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Survivors of domestic violence and their children forced to sleep rough

Sixty five women and their children were forced to sofa surf last year after fleeing domestic violence due to a lack of support, Women’s Aid has warned.

Over one in ten women supported by The No Woman Turned Away project were forced to sleep rough during their search for a refuge, of which three women were pregnant and five women had their children with them.

Katie Ghose, Chief Executive of Women’s Aid, said: “Statutory agencies need to stop putting obstacles in the way of women fleeing domestic abuse and start supporting them to safety. It is no wonder that women and their children who are literally fleeing for their lives end up sleeping rough or returning to an abusive partner if they are turned away from services who should be helping them.

The No Woman Turned Away project supported 264 women between January 2017 and 2018. Of the women supported by the project 97 women approached their local housing team for support.

  • Over half of these women (53.6%) were prevented from making a valid homeless application, being refused assistance with emergency accommodation.
  • Nearly one quarter of these women (23.1%) were told they were not a priority need despite having multiple vulnerabilities.
  • 4% were required to provide proof that they had experienced domestic abuse.
  • One in ten (9.6%) were told they had made themselves intentionally homeless and
  • 8% were told to return to the perpetrator.

Housing teams are failing to follow their statutory duty to assist those in priority need who are vulnerable due to fleeing domestic abuse. This is set against the backdrop of cuts to local authority budgets and a social housing sector which is in crisis, Women’s Aid warns.

Further, the women who were supported by the project often had multiple support needs and faced at least one barrier to accessing a safe space including mental health problems, disabilities or no recourse to public funds as a result of their immigration status.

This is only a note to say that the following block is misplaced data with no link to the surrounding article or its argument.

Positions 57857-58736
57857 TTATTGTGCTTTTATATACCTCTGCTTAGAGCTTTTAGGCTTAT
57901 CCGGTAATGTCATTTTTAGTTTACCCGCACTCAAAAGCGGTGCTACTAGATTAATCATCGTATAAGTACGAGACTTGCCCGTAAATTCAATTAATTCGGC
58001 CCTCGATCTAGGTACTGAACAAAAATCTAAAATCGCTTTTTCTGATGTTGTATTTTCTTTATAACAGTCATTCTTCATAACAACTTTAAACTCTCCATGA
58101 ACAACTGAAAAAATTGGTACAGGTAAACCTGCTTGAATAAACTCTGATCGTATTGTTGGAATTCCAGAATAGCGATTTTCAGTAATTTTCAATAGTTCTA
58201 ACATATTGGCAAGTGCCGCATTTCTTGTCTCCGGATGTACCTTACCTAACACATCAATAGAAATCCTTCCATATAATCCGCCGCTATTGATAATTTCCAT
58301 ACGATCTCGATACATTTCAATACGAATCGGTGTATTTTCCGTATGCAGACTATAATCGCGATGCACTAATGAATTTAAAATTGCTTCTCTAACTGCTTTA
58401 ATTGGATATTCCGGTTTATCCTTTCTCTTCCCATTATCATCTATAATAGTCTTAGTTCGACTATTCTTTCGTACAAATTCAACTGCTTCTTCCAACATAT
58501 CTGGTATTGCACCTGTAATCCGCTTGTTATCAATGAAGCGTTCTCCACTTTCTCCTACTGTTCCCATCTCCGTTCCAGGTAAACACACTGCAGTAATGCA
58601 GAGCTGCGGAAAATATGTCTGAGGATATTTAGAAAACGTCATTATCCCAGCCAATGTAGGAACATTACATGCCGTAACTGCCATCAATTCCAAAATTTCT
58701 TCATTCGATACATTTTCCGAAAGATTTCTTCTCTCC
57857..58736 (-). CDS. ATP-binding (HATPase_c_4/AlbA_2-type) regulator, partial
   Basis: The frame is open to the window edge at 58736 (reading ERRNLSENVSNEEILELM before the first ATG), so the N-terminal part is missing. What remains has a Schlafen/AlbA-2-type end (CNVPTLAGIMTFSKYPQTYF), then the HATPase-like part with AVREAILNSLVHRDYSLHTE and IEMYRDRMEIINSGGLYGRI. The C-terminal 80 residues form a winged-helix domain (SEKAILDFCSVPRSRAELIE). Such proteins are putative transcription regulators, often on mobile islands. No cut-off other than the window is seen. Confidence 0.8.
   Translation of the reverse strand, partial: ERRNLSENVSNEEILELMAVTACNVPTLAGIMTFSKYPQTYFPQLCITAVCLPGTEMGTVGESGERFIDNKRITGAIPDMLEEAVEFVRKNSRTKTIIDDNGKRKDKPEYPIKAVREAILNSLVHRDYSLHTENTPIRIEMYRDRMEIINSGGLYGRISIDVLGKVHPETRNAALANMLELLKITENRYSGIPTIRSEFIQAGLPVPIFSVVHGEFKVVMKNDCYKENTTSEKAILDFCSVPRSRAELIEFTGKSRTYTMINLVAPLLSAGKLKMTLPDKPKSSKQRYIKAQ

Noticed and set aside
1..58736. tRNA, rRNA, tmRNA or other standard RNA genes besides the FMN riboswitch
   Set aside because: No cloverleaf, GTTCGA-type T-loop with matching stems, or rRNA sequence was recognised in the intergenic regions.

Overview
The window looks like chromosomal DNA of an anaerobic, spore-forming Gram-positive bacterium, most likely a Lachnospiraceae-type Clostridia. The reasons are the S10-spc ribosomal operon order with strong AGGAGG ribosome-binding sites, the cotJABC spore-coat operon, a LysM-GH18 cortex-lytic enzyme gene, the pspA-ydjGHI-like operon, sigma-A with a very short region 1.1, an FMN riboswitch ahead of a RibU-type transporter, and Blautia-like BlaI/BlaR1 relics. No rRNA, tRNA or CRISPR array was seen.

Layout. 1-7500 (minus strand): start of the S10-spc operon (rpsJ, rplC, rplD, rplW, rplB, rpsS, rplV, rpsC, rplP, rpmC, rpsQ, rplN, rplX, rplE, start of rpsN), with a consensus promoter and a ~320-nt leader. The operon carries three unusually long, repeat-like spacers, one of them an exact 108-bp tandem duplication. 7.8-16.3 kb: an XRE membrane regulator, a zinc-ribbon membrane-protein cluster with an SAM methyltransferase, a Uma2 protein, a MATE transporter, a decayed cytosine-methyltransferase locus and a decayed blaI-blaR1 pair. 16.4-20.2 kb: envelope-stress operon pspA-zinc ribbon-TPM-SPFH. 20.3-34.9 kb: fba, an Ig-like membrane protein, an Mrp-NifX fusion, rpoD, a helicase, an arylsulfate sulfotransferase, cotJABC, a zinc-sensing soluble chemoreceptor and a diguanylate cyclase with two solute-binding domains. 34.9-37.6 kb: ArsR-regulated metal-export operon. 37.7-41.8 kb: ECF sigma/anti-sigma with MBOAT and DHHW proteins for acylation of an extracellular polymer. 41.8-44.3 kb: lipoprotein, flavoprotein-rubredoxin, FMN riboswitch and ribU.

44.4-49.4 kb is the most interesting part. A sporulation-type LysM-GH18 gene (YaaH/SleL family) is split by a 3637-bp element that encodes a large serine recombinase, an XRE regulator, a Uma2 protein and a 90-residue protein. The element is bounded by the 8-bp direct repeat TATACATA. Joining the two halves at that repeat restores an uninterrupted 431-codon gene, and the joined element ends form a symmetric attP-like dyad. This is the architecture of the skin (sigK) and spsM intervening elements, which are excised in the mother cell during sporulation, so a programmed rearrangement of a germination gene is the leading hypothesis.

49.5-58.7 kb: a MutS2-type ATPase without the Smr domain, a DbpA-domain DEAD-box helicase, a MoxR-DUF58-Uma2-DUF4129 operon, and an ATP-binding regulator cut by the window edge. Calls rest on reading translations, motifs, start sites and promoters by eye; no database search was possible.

The charity is making a number of recommendations, saying the government’s Domestic Abuse Bill will only increase demand for specialist support yet this comes at a time when domestic abuse services face an uncertain future:

  1. Ensure victims of domestic abuse are always considered in priority need by local authorities by bringing forward legislative changes in the forthcoming Domestic Abuse Bill to ensure priority need legislation always covers individuals fleeing domestic abuse.
  2. Provide specialist training on domestic abuse for local authority staff to ensure all survivors of domestic abuse receive an effective response when they reach out for help.
  3. Work with Women’s Aid to develop a sustainable model of funding for all domestic abuse services and ensure that refuges can continue to operate as a national network and meet the needs of women and children seeking help.
  4. Provide sufficient refuge spaces nationally that provide specialist support for survivors, including support for Black and Minority Ethnic women, and for those with mental health, disability, substance misuse or language needs, and those with children.
  5. Ensure women with no recourse to public funds (NRPF) do not face discriminatory treatment when escaping domestic abuse by expanding the Destitute Domestic Violence Concession to all migrant women who have NRPF who are fleeing abuse so they can access support from statutory agencies and funding for a place in refuge.

Read the report here.

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